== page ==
Belarus seeks nuclear weapons to prepare for conflict with the West, says Lukashenko

In this photo provided by the Belarusian Presidential Press Service, Belarusian President Alexander Lukashenko delivers a state-of-the nation address in Minsk, 31 March 2023
In this photo provided by the Belarusian Presidential Press Service, Belarusian President Alexander Lukashenko delivers a state-of-the nation address in Minsk, 31 March 2023 Copyright AP/Belarusian Presidential Press Service
By Euronews with AP
Share this articleComments
Share this articleClose Button
Copy/paste the article video embed link below:Copy to clipboardCopied

In his address, Belarusian President Alexander Lukashenko told the nation and lawmakers that the West is "preparing to invade Belarus."

ADVERTISEMENT

Belarusian President Alexander Lukashenko said his country is seeking the deployment of nuclear weapons on its territory to prepare for a conflict with Western countries, during his address to the nation and parliament on Friday.

Lukashenko, a close Kremlin ally, said Moscow's plans to station tactical nuclear arms in Belarus would help "safeguard" the country, which he said was under threat from the West.

"I intensified, insistently, negotiations with Russian President Putin on the return of nuclear weapons to Belarus. Namely the return of nuclear weapons, which were withdrawn in the 90s under guarantees - no sanctions against those who withdraw, no pressure, no planning of offensives and revolutions. Everything has been trampled, all commitments broken," Lukashenko said.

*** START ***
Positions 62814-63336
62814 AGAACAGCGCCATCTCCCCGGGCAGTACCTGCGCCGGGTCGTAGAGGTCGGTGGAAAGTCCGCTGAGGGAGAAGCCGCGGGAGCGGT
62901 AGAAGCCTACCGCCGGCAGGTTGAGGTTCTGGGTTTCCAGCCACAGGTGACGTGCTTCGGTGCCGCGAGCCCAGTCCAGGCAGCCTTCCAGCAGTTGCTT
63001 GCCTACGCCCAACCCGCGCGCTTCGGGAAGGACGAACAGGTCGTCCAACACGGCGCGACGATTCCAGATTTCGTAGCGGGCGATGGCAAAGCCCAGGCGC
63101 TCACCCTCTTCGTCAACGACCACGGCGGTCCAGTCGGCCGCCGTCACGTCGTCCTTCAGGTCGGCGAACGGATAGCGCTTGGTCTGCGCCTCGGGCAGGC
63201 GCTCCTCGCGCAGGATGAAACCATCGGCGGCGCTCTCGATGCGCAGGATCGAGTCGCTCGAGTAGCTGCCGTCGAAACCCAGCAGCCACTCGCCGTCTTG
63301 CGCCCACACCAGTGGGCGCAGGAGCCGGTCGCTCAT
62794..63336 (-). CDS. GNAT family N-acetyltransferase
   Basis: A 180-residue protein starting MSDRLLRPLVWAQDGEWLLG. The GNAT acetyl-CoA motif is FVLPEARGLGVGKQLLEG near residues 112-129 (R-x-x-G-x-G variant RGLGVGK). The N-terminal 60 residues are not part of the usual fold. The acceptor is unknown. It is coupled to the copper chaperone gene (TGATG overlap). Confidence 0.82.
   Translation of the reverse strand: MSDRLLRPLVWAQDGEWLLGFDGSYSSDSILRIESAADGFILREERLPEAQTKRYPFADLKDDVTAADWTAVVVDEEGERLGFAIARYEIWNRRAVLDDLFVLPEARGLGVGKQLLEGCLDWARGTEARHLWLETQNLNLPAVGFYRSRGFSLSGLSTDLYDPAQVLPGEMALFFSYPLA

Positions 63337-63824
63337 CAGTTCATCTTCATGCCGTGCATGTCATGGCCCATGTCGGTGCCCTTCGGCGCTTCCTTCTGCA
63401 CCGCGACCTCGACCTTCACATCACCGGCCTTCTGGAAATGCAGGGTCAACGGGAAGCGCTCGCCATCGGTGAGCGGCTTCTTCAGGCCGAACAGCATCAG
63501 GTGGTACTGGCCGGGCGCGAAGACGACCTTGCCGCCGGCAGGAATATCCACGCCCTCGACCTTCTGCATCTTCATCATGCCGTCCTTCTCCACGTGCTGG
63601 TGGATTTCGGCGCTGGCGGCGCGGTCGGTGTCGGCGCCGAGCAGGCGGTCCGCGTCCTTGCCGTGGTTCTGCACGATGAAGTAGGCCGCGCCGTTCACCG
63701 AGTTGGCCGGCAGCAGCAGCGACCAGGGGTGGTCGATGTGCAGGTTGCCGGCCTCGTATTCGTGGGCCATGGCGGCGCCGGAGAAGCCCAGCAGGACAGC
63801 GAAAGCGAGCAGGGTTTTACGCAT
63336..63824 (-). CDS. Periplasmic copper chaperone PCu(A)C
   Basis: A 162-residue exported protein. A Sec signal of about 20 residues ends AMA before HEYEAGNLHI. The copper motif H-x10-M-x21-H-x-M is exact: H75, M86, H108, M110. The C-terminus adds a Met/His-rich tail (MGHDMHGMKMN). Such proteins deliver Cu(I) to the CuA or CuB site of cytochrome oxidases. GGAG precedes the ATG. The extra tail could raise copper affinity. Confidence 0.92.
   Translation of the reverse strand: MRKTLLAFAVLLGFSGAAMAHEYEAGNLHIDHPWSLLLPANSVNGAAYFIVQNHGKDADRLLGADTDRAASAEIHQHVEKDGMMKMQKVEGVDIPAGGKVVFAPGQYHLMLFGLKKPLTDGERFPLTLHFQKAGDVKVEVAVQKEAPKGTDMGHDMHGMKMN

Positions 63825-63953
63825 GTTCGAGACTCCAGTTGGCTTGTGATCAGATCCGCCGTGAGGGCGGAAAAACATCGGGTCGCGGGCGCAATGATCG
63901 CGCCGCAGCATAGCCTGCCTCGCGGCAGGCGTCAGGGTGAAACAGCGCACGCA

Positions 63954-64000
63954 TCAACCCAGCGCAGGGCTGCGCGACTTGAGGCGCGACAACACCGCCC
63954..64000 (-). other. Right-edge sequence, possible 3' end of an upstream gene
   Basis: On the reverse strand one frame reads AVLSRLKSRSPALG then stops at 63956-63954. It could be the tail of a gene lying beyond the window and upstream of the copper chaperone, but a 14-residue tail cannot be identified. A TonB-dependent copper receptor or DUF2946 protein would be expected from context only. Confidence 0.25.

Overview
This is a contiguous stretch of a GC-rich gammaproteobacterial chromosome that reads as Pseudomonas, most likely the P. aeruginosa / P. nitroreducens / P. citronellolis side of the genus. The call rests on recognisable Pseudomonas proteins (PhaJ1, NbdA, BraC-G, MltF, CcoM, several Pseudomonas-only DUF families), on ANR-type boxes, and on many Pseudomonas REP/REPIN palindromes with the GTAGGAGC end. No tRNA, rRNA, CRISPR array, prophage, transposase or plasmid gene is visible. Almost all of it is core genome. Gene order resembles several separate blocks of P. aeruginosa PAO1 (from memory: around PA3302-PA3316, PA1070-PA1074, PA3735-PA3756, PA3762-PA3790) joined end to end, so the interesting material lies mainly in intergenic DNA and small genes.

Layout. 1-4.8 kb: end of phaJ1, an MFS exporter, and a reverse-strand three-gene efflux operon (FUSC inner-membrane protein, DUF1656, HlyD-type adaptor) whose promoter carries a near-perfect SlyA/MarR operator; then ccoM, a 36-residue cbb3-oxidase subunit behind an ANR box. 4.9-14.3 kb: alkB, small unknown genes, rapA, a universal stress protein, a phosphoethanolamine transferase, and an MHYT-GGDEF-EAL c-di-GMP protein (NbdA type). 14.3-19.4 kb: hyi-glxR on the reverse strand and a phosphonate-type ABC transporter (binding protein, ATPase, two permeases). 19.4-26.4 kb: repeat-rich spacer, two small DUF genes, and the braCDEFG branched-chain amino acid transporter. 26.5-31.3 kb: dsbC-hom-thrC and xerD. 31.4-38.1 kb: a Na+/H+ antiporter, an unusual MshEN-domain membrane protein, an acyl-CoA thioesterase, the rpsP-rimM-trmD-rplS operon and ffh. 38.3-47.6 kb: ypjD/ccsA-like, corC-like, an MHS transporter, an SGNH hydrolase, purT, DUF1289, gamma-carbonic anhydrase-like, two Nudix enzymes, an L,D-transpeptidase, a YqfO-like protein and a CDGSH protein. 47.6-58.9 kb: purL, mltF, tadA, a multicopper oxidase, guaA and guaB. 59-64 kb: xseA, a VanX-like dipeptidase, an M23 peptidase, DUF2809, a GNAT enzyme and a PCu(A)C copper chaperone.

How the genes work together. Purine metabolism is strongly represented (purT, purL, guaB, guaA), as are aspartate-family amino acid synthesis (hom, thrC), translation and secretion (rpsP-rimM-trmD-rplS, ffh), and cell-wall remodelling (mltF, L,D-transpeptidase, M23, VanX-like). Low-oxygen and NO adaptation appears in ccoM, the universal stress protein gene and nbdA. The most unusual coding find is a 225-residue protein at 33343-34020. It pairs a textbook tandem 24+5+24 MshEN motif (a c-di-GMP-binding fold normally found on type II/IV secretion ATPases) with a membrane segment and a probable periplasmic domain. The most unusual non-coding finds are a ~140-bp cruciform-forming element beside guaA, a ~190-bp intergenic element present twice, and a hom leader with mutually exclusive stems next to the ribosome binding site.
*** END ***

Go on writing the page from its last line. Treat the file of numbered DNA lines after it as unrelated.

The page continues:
"Take my word for it, I have never deceived you. They are preparing to invade Belarus, to destroy our country," he added.

The EU's foreign policy chief Josep Borrell on Tuesday cautioned Belarus about allowing Russia to station tactical nuclear weapons on its territory, tweeting: “Belarus hosting Russian nuclear weapons would mean an irresponsible escalation & threat to European security. Belarus can still stop it, it is their choice. The EU stands ready to respond with further sanctions.”

After the collapse of the Soviet Union, almost 600 medium- and short-range missiles were withdrawn from Belarusian territory, according to the Belarusian foreign ministry.

Prior to that, the republic hosted a grouping of strategic forces of up to 40,000 people with one of the world's largest arsenals of nuclear weapons.

In the speech, the Belarusian leader also called for an immediate and unconditional ceasefire in the Ukraine war and warned that Russia would be forced to use "the most terrible weapon" if it felt threatened.

"It is impossible to defeat a nuclear power. If the Russian leadership understands that the situation threatens to cause Russia's disintegration, it will use the most terrible weapon. This cannot be allowed," he said.

Belarus and Russia have intensified their cooperation since the start of Russia's full-scale invasion of Ukraine. The Russian military has used its troops and missiles stationed in Belarus, although no Belarusian troops have participated in the fighting.

Share this articleComments

You might also like

Putin's ally Belarusian president is in Beijing on a three-day trip

Belarus elections were a 'sham', US says, as results are announced

Belarusians vote in tightly controlled election amid boycott call